With the upcoming release of the Xbox 360, I thought it would be fitting to post a few related images I had squirreled away (I save almost everything interesting I come across — a digital packrat).
The first image I have is the new Xbox Live logo for the Xbox 360, which uses the new, official, Helvetica-looking Xbox font. I like the old blocky font more, but I’m sure Microsoft will still manage to pull the marketing materials together nicely. Overall, I enjoy the Xbox marketing styles far more than those used for Windows.
The second file is an Xbox 360 ad I saw on a website, and recreated it in Photoshop. You can see the preview here, or download the layered Photoshop file. Enjoy!
Following a request, I edited a bunch of high resolution Tiger icons out of Jaron Brass’ excellent Tiger wallpapers and saved them as PNG files with a mask so they can be placed on any background image or color. The Mac OS X icons were originally designed by Cesar Carrera (and copyright Apple — don’t sue me, please!), however I’m not sure if the ones included here are all his. In this set, you’ll find:
- Address Book
- the Applications icon
- Core Audio/Image/Video
- the Home icon
- “Mac HD”
- .Mac Sync
- the Apple logo from “About This Mac…”
Each image about 500px in size, which is considerably larger than what you’ll find in Mac OS X’s standard icons. Here’s a preview sheet of what you can expect. If you like what you see, download the whole lot (3.7 MB). Personally, I’ve used a few in the past for sprucing up Keynote presentations given at MUG meetings. I’m not sure what other purposes they have — post below if you find them useful!
I just ran across this series of killer Photoshop tutorials by Cameron Moll, detailing how to achieve “that wicked worn look” and make your images look worn, scratched, and slightly beat-up. Like any Mac fan, I love the Aqua style, but there’s something about the worn look that just gets you. I can’t quite put my finger on it, but when it’s done right, it looks great (see his blog, linked above). The last entry in the series links to a thoughtful entry at Airbag Industries on that style.
I also wholeheartedly agree with Cameron’s recommendation of the Machine Wash Photoshop filters. They allow you to instantly apply an aged look to a layer using the included Actions. If you’re looking to create that style and don’t want to spend the time doing all the work manually, definitely check out Machine Wash filters.
It’s been a while since I posted some Photoshop files here, so I’ll add two this time, as they go hand in hand. First up is a 350 pixel Xbox jewel logo found on game covers and packaging. In hindsight, I should have created it much larger, but this is as big as it gets. It’s made up of tons of layers, but they’re all labeled well enough so you can figure out what each accomplishes. The only part of this file I didn’t create from scratch is the actual Xbox “X” symbol in the middle.
The second Photoshop file is a 256×256 pixel image representing a game cover, originally created for Xbox Media Center usage (which makes use of the jewel logo above). The Halo 2 cover is a scan of the game jacket itself, and the header and Xbox Live strip are also separate layers. Under the cover layer is a “Place Game Cover Here” drop zone-looking area, possibly for a drag-and-drop style cover creation program.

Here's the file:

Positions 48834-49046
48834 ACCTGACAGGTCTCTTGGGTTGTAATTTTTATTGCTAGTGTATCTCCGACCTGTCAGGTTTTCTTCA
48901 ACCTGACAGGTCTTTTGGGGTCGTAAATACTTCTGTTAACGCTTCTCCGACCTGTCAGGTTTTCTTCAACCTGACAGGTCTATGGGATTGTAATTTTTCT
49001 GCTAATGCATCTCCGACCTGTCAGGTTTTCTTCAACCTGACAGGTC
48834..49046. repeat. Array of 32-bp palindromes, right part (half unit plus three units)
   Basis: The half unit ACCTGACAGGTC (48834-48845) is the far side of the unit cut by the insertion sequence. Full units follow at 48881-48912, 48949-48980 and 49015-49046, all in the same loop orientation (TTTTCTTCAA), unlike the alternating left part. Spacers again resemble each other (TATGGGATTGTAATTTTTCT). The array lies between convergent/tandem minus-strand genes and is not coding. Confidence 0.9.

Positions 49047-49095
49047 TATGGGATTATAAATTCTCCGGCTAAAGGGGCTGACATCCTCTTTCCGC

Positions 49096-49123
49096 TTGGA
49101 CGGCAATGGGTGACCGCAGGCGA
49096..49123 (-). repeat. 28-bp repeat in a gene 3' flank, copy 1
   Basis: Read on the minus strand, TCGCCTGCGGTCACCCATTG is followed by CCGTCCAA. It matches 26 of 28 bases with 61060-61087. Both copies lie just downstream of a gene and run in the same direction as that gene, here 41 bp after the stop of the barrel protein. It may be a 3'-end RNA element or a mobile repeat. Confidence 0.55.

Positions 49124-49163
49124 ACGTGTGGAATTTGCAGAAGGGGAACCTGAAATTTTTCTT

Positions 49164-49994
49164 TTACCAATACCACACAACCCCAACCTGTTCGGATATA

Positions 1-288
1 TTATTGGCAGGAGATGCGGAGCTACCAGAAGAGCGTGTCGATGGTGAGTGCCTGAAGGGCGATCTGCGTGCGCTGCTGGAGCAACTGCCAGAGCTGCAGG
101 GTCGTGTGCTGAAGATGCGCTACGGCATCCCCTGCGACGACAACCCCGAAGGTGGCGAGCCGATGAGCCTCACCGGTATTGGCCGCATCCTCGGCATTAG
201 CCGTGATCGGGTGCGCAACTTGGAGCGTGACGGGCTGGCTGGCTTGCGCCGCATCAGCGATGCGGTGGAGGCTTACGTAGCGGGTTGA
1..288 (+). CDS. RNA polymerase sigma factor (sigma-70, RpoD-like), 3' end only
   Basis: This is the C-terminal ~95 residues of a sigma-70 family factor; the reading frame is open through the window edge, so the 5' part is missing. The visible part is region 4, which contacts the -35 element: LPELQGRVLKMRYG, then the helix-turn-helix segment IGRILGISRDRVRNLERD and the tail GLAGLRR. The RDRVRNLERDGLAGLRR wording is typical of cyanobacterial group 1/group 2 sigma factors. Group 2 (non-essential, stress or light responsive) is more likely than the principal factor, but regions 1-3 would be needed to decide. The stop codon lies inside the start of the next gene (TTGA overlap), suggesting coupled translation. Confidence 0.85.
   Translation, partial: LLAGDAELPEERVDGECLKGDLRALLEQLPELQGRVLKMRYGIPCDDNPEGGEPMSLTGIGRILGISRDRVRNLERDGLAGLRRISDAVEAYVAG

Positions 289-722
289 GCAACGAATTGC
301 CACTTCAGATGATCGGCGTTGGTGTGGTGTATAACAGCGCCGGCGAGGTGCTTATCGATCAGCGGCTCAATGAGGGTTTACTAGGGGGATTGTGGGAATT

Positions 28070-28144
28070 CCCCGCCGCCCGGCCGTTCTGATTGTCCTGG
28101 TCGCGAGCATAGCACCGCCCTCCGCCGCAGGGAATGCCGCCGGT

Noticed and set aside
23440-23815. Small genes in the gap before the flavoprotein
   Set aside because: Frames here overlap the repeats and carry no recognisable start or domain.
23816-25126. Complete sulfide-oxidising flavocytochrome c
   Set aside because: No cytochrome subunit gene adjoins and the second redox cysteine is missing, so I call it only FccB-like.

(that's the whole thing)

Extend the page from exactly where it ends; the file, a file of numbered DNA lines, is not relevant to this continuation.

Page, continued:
You can see both images in the preview JPEG image, or download both Photoshop files as a zip archive (1.2 MB). Feel free to modify either however you see fit — all I ask is that you drop me an email if you do end up using them in a project. Both files were created in Adobe Creative Suite 2 with compatibility mode on. While I haven’t tested it, these files should open with at least Photoshop 7.0 or greater.
Continuing in my Photoshop file giveaway category, I present you with some Apple advertising in layered Photoshop format. While I didn’t come up with the advertisement idea, I did make the file from scratch (except for the AirPort Expess photo). Apple’s advertising is a vital part of their brand, especially the music parts of it, and I think it’s interesting to study how they make it. I have left my original screenshot inside the Photoshop file in a layer titled “reference” so that you can compare. You can explore how Apple’s advertising is created by poking through the layers in this file and hopefully learn something from it. Creating this kind of thing keeps my Photoshop skills fresh, as well. Just as for the others, this is a Photoshop CS2 file saved with compatibility mode on.
In the hopes that developers will use this to promote their Tiger-ready projects, I present you with a gigantic Tiger logo layered Photoshop file. The dimensions of this thing are huge — 2576 x 3067! It includes the OS X logo, drop shadow, grey spotlight, and black background, all on their own layer (or as layer effects). I’m sure Apple has some guidelines on all logos and branding, so in the interest of channel guidelines, please use it tastefully. Enjoy (7.7 MB zipped).
I created these RSS and XML badges for a project, and I was happy with how they turned out. I’ve seen bunch of tutorials on the web about how to create aqua-looking images, so I thought I would add this to the list. You can obtain the original layered Photoshop files here, for RSS and XML. They were saved in Photoshop CS2 with compatibility mode on, so they should open with past versions just as easily. Feel free to use them for whatever you want.
Update: By request: CSS (green) and xHTML (gray) badges as well.